The Nordic countries share a tradition of universal, tax-financed eldercare services, centred on public provision. Yet Nordic eldercare has not escaped the influence of the global wave of marketisation in recent years. Market-inspired measures, such as competitive tendering and user choice models, have been introduced in all Nordic countries, and in some countries, there has been an increase of private, for-profit provision of care services. This report, researched and written by Normacare members, is the first effort to comprehensively document the process of marketisation in Sweden, Finland, Denmark and Norway. Our hope is that the report will provide both a foundation and an inspiration for further research on change in Nordic eldercare. The report seeks to answer the following questions: What kinds of market reforms have been carried out in Nordic eldercare systems? What is the extent of privately provided services? How is the quality of marketised eldercare monitored? What has the impact of marketisation been on users of eldercare, on care workers and on eldercare systems? Are marketisation trends similar in the four countries, or are there major differences between them? The report also includes analyses of aspects of marketisation in Canada and the United States, where there is a longer history of markets in care. These contributions offer some perhaps salutary warnings for the Nordic countries about the risks of increasing competition and private provision in eldercare.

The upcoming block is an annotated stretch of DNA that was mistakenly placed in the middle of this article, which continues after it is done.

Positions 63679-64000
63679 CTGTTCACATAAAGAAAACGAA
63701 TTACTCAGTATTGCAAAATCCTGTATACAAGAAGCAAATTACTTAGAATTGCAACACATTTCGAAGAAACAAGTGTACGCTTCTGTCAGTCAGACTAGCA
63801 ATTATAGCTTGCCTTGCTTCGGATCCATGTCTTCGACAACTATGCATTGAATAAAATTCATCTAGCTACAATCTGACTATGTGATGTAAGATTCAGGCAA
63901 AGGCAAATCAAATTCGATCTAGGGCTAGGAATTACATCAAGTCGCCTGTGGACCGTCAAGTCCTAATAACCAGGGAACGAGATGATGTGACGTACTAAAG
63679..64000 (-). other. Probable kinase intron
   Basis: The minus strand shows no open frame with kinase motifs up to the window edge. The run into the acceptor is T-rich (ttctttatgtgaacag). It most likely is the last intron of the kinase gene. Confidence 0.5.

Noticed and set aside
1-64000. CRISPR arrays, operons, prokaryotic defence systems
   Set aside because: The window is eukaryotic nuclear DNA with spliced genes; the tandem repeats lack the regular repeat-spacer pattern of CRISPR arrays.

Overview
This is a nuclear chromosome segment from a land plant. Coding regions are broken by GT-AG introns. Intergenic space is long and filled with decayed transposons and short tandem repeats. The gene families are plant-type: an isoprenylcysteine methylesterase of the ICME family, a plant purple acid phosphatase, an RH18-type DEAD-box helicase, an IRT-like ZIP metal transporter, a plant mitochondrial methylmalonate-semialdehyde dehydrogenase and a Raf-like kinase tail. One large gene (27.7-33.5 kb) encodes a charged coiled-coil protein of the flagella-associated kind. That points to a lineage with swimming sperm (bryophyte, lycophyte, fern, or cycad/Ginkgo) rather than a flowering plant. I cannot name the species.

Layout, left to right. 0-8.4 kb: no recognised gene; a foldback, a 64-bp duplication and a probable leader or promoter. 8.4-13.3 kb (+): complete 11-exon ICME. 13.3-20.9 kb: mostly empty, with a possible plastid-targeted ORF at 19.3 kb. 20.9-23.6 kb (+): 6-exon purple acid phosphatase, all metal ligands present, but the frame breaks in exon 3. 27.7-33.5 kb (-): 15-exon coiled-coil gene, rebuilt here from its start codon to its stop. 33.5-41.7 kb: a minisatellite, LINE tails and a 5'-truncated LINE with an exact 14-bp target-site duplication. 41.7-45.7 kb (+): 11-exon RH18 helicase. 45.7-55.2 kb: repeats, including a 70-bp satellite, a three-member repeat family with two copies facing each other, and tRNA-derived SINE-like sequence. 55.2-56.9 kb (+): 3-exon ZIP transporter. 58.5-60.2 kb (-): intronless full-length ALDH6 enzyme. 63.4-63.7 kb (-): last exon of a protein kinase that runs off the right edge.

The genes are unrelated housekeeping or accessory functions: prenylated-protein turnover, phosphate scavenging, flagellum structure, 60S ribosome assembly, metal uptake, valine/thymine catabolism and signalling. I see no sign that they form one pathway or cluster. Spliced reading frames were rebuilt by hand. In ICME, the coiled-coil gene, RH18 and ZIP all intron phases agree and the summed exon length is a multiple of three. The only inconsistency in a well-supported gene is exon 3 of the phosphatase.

|Place of Publication||Stockholm, Sweden|
|Publication status||Published - 2013|
|Name||Stockholm studies in social work|